The Fragile: Eerily Glorious
By Edna Gundersen for USA Today on September 1, 1999
The coats of polish on Nine Inch Nails' art-rock opus can't camouflage Trent Reznor's perverse and subversive paths to musical glory. The Fragile (four stars out of four) is a 23-track marathon of cyberized omni-pop, meticulously honed and twisted to baffle, tantalize, disarm and challenge the listener. Armies of guitars, riptides of bass and swarms of strings are filtered through Reznor's merciless computers and warped imagination, resulting in rich orchestrations poisoned by otherworldly racket and industrial-strength din tethered to sublime pop hooks. These are sounds shaped by an uncompromising auteur confident enough to assemble his visions on a foundation of quicksand. True to its billing, The Fragile is spindly and impulsive. Monster riffs hobble over cliffs into rivers of static. Even the gentlest piano interludes have an eerie menace and instability. The electronic pulse quickens, then turns erratic, as ambient beehives of noise engulf pristine melodies, huge choruses and disfigured violins, cellos and ukuleles. Part of The Fragile's unsettling charm lies in its constant threat of imminent doom, a reminder that Reznor is dancing on a high wire suspended over flames and demons. The misery in Somewhat Damaged and contempt in Starf******, Inc. (presumably a swipe at estranged pal Marilyn Manson) are familiar NIN hues. While there's gloom-a-go-go, Reznor lets hope, albeit fading, seep into his self-lacerating tirades and seems more inclined toward enlightenment than suicide. Despite the music's emotional and structural frailties, The Fragile has the creative sturdiness of a classic.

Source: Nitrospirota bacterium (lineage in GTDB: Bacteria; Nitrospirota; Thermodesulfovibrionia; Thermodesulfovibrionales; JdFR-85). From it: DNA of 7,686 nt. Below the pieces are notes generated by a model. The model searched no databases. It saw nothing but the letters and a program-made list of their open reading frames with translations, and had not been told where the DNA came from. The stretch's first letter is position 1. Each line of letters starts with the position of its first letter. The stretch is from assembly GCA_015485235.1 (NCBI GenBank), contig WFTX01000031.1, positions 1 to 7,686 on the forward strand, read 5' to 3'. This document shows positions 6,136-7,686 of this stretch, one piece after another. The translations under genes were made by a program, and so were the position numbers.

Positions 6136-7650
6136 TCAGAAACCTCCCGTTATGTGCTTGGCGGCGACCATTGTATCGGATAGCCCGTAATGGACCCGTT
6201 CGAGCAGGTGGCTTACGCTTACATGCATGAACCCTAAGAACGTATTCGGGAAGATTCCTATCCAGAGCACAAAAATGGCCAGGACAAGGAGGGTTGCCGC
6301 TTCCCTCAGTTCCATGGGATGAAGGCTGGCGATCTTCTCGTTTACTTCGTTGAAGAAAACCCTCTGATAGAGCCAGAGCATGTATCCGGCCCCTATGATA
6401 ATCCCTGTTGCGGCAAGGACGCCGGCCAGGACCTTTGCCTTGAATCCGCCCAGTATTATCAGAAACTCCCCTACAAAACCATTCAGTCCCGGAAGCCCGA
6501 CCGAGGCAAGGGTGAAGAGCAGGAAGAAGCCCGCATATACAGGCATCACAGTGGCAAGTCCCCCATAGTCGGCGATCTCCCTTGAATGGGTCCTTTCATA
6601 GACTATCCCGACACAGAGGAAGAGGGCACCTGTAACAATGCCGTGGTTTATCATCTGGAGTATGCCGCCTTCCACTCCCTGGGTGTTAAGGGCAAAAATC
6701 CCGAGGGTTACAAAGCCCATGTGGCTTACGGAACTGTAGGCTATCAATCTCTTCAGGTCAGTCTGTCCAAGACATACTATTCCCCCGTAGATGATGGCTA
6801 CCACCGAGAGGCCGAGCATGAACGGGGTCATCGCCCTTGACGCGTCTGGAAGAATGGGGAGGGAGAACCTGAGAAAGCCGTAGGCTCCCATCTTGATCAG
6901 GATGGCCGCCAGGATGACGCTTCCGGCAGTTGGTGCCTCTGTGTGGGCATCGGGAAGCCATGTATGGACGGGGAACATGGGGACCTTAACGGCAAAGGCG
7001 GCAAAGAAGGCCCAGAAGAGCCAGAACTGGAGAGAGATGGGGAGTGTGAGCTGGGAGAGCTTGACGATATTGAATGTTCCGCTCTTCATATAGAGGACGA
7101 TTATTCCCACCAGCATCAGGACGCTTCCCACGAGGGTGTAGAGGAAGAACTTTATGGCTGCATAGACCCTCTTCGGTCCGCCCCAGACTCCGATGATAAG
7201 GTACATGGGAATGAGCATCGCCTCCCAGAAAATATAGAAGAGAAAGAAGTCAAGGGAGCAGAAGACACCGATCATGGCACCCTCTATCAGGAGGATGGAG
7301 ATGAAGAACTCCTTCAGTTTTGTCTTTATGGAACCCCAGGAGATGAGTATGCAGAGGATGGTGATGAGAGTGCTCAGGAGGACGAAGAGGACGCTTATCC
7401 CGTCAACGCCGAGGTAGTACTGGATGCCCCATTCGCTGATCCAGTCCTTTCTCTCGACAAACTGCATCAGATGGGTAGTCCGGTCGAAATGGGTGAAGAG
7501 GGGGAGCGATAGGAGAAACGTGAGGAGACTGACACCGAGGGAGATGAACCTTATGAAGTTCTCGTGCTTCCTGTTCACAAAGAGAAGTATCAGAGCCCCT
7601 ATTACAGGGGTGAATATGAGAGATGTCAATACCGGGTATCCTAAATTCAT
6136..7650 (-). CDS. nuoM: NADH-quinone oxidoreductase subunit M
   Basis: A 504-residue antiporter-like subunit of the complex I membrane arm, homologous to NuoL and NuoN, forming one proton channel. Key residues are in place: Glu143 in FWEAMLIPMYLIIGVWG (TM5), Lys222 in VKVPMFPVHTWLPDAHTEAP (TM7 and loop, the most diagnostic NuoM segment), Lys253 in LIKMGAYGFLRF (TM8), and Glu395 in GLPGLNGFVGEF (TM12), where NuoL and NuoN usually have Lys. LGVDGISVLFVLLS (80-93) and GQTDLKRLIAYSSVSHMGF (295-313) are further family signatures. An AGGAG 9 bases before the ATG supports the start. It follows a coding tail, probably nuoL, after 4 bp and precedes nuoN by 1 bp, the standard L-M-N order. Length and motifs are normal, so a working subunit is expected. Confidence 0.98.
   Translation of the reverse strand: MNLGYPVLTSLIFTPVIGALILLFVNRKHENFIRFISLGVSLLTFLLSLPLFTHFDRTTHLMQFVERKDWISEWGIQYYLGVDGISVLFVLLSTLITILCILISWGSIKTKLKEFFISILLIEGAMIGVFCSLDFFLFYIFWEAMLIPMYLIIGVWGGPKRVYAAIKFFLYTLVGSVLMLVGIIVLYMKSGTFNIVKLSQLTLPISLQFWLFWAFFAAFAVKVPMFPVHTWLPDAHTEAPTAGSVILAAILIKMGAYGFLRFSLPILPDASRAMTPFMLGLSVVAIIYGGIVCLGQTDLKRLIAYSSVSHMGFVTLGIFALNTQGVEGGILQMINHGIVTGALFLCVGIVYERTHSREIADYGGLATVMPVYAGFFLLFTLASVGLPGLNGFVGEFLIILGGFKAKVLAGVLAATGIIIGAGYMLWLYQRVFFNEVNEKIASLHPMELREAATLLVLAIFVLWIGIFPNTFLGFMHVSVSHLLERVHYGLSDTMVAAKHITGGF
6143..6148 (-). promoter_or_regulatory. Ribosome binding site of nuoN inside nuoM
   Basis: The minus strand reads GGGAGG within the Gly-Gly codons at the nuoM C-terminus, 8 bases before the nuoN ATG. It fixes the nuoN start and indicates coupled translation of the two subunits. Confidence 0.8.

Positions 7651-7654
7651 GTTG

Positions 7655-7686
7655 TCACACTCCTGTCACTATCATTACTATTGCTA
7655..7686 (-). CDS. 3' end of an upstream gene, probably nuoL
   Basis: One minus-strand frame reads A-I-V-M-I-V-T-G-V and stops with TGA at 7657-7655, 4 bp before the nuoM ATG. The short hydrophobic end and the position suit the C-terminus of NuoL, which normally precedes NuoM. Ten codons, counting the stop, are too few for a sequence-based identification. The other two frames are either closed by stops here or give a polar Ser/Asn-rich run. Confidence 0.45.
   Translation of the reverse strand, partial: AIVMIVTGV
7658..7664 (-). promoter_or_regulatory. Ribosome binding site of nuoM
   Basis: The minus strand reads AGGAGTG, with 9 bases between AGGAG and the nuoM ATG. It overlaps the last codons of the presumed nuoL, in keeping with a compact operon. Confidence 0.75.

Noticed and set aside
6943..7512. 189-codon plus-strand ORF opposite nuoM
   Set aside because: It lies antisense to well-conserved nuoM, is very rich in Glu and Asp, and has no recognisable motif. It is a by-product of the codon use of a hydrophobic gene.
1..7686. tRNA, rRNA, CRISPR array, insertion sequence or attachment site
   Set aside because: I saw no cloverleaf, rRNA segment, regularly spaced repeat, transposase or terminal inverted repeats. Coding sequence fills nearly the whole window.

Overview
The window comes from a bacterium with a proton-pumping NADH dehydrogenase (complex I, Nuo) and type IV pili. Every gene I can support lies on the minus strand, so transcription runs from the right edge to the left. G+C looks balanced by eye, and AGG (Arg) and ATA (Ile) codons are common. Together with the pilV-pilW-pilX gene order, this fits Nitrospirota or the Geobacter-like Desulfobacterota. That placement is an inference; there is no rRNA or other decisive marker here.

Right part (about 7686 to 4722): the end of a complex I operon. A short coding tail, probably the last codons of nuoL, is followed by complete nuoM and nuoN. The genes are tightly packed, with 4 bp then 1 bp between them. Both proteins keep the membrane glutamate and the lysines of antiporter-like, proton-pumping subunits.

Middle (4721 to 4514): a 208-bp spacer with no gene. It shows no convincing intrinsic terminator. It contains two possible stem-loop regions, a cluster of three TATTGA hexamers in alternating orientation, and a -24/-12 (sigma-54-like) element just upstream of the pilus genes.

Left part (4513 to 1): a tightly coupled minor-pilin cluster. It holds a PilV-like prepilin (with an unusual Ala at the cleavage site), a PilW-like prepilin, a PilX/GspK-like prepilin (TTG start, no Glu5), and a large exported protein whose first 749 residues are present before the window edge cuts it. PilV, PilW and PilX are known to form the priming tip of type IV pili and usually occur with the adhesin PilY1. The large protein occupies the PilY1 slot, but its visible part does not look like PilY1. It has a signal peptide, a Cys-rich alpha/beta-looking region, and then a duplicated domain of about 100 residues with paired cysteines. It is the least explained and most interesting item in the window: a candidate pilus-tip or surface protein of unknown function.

Transcribed by Keith Duemling